ARRAF: So President Trump declared that he was pulling the forces out of Syria. But so far, there hasn't been a big draw-down. There has been a movement of equipment, and that equipment is coming across the border into a big base in Iraq in the western Al Anbar - in the middle of the desert, basically. But it's also the base where there would be, as is expected, a kind of ramped up effort to still fight ISIS but from Iraq, using that base in Iraq across the border.
And the Iraqis are doing a lot of this as well. They've coordinated with the Syrian government. And they now have the permission, approval and ability to launch strikes across the border into Syria. So Syrian withdrawal of U.S. forces from Syria is expected to go on, but it's not going on in a big, dramatic way at the moment.

MARTIN: President Trump tweeted that countries have to take back the foreign fighters. Now, what's behind that?

ARRAF: So the issue with these foreign fighters is that the forces that are backed by the U.S. that are now faced with the U.S. withdrawing - and they've been fighting ISIS in Syria. They're mostly Syrian-Kurdish forces. They're saying basically that they can't hold these people. They have about 800 foreign fighters. And these fighters have come from, you know, any number of 120 countries when they flooded into the caliphate when it was still going strong.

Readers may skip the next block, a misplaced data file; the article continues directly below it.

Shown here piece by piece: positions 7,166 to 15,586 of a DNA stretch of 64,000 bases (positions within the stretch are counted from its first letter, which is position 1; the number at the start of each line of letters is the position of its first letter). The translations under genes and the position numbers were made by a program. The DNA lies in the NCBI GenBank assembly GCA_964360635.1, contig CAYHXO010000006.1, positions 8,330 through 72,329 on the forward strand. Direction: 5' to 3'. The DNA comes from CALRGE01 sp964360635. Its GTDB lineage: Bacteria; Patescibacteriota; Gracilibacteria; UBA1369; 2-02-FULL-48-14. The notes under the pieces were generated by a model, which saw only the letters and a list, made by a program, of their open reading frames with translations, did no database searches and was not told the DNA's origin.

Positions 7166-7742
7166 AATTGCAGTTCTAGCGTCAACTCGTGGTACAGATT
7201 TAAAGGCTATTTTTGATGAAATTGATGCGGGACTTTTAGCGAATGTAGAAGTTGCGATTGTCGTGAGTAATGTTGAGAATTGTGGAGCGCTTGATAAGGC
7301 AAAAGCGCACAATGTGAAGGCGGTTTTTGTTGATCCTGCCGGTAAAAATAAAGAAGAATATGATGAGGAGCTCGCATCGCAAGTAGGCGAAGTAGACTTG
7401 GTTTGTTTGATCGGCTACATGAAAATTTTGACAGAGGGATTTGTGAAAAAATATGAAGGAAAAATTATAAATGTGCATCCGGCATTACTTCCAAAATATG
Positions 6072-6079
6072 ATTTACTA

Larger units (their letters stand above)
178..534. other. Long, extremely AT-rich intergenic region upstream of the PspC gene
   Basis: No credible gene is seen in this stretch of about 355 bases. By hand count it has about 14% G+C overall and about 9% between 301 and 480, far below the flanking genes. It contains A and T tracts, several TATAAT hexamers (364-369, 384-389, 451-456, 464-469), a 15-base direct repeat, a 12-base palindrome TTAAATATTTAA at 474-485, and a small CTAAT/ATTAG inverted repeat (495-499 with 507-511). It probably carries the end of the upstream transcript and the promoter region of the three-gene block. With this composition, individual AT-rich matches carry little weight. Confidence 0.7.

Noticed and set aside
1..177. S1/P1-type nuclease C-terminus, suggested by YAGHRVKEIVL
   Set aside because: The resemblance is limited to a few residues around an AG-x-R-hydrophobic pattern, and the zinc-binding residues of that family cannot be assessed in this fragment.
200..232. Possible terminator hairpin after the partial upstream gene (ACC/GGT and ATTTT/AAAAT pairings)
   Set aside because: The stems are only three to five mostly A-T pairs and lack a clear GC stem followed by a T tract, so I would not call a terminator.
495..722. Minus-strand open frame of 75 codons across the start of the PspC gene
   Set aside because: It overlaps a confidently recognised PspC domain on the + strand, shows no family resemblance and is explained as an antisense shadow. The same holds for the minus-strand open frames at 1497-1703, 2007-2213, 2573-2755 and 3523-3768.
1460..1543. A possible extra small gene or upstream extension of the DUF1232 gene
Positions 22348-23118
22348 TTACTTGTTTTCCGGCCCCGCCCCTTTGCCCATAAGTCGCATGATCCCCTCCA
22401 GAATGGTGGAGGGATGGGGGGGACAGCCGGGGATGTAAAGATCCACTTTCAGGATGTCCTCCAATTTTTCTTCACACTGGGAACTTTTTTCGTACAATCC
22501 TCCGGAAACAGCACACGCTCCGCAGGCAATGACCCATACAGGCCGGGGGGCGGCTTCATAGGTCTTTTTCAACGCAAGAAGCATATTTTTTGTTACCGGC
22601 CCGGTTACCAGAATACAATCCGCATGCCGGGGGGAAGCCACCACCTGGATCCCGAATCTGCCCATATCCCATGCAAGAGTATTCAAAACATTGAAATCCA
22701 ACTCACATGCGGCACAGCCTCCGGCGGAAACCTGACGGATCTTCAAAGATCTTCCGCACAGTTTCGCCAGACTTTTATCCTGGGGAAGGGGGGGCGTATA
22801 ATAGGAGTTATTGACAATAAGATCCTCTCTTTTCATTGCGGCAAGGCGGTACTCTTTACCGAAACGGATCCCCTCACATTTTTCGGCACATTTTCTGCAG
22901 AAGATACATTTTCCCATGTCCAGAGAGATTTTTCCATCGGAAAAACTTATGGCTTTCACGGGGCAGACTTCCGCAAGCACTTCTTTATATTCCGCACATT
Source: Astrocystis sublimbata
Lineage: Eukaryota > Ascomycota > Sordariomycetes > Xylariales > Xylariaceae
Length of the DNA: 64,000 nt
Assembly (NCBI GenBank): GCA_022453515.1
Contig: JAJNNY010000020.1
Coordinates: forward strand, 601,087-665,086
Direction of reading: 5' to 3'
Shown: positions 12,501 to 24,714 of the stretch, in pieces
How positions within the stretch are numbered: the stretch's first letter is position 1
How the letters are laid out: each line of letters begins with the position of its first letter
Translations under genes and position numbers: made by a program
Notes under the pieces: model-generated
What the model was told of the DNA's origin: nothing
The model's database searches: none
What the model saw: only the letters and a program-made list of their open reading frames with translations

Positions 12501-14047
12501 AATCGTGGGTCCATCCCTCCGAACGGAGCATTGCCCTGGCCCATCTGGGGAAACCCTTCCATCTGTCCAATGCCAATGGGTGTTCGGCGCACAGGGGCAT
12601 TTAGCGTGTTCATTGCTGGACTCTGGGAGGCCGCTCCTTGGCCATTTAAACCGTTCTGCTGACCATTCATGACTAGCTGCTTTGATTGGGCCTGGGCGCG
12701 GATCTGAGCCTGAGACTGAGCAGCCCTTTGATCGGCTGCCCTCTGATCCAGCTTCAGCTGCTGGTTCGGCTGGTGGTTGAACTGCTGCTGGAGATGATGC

So they're saying that they can't really deal with them and that countries should take them back. A lot of countries are reluctant to take them back because once you get these people back, if you get them back, how do you actually prove that they've committed the crimes they're accused of committing? So they're essentially in limbo.

New content at THIRD:

Kat's "Kat's Korner: Hello, Chaka, and hello, happiness" went up earlier tonight as did Isaiah's THE WORLD TODAY JUST NUTS "Thank God for Jussie" and "Early April Fool."  And the following sites updated: